Nadim Kobeissi, a Lebanese-born developer currently studying in Montreal, has been toasted by the New York Times for creating an open-source chatroom CryptoCat that allows for encrypted, private chat between up to 10 people.
However, creating a tool to support online freedom of expression has also brought him some unwanted attention.
On Wednesday, while returning from the Human Rights and Technology Conference in Rio De Janeiro, Kobeissi had to change planes in the United States. At the airport, he was detained and had his passport confiscated for an hour. This time, Kobeissi tweeted, he was asked about the technology used in CryptoCat.
Maybe CryptoCat wasn’t the reason Kobeissi was flagged. But he isn’t the only activist who has faced legal trouble after attending an Internet freedom conference.
In late October 2011, Alaa Abd El Fattah, a prominent Egyptian blogger, was arrested as he returned from the Silicon Valley Human Rights Conference. The charge: inciting violence toward the military during riots on Oct. 9, 2011. He was released nearly two months later. That same month, Jacob Appelbaum, a core member of the Tor Project who has also volunteered with Wikileaks, was detained in Iceland after speaking at the Internet and Democratic Change, an event sponsored by the Swedish government.
And just last month, Thai blogger Chiranuch Premchaiporn, aka Jiew, went from a speaking engagement at Google’s Internet at Liberty conference in Washington to a sentencing hearing. She faced up to 20 years in prison because comments posted on her website by readers were deemed insulting to the king. In the end, she was fined the equivalent of $630 and received an eight-month suspended sentence.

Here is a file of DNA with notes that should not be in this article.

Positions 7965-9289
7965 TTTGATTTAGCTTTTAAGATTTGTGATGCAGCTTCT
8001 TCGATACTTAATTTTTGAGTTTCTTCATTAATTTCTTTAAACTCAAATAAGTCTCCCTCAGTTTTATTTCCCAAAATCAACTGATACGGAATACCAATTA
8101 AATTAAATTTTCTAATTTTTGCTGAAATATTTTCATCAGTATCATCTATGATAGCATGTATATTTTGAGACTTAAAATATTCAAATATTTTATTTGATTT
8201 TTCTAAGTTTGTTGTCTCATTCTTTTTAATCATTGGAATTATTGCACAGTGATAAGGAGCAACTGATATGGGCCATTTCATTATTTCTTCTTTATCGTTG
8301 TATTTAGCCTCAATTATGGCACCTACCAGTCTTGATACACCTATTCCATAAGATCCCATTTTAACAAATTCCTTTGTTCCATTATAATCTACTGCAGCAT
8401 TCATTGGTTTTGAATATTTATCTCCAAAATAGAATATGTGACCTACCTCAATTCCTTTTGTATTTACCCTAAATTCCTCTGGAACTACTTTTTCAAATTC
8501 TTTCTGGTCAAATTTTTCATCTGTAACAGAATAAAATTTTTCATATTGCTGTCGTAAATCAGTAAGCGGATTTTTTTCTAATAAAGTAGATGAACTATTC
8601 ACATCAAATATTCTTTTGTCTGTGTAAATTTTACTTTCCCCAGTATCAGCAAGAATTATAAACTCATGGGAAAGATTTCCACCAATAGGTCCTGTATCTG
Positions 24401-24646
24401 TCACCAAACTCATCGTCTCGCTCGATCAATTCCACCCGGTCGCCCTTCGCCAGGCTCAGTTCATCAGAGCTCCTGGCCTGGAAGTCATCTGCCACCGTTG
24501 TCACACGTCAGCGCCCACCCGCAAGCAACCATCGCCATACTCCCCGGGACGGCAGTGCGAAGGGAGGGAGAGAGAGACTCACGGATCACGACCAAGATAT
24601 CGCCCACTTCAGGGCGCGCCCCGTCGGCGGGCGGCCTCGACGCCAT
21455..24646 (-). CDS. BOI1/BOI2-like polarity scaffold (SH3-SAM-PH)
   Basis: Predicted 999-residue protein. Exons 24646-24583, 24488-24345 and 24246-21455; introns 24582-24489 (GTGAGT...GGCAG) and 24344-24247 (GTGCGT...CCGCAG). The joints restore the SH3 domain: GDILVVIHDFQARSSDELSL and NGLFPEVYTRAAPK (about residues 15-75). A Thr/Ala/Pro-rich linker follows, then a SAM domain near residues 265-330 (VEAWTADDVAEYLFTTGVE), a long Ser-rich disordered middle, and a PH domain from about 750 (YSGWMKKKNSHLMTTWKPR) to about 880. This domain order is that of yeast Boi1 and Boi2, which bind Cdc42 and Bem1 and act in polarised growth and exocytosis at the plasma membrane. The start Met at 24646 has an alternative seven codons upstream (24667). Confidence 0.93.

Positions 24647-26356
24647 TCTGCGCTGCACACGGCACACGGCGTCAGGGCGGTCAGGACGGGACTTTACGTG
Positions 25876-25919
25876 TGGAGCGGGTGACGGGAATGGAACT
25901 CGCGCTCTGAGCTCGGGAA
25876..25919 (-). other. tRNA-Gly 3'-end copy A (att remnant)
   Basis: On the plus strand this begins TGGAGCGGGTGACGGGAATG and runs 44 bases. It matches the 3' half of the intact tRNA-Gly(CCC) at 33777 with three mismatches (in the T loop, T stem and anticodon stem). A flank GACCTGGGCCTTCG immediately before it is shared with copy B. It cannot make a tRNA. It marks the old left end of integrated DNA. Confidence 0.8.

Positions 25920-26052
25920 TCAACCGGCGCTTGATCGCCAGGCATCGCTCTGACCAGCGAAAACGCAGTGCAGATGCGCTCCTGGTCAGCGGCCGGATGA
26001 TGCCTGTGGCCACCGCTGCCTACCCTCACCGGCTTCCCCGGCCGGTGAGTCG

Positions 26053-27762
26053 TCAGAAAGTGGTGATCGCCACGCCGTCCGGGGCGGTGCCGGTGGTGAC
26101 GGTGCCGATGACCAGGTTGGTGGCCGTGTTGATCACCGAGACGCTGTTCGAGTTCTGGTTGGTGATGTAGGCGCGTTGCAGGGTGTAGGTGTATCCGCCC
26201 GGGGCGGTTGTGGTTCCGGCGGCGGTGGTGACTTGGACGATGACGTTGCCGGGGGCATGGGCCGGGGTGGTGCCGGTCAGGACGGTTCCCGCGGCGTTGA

It’s likely just a coincidence that these events occurred around conferences concerning Internet freedom. Kobeissi had been detained previously (it was his fourth questioning in three weeks), Appelbaum more than a dozen times. Premchaiporn was awaiting sentencing when she came to Washington. However when these instances occur following events it highlights the reality of the discussion.But the close proximity between legal troubles and conferences sheds light on the risks people around the world face when advocating for human rights.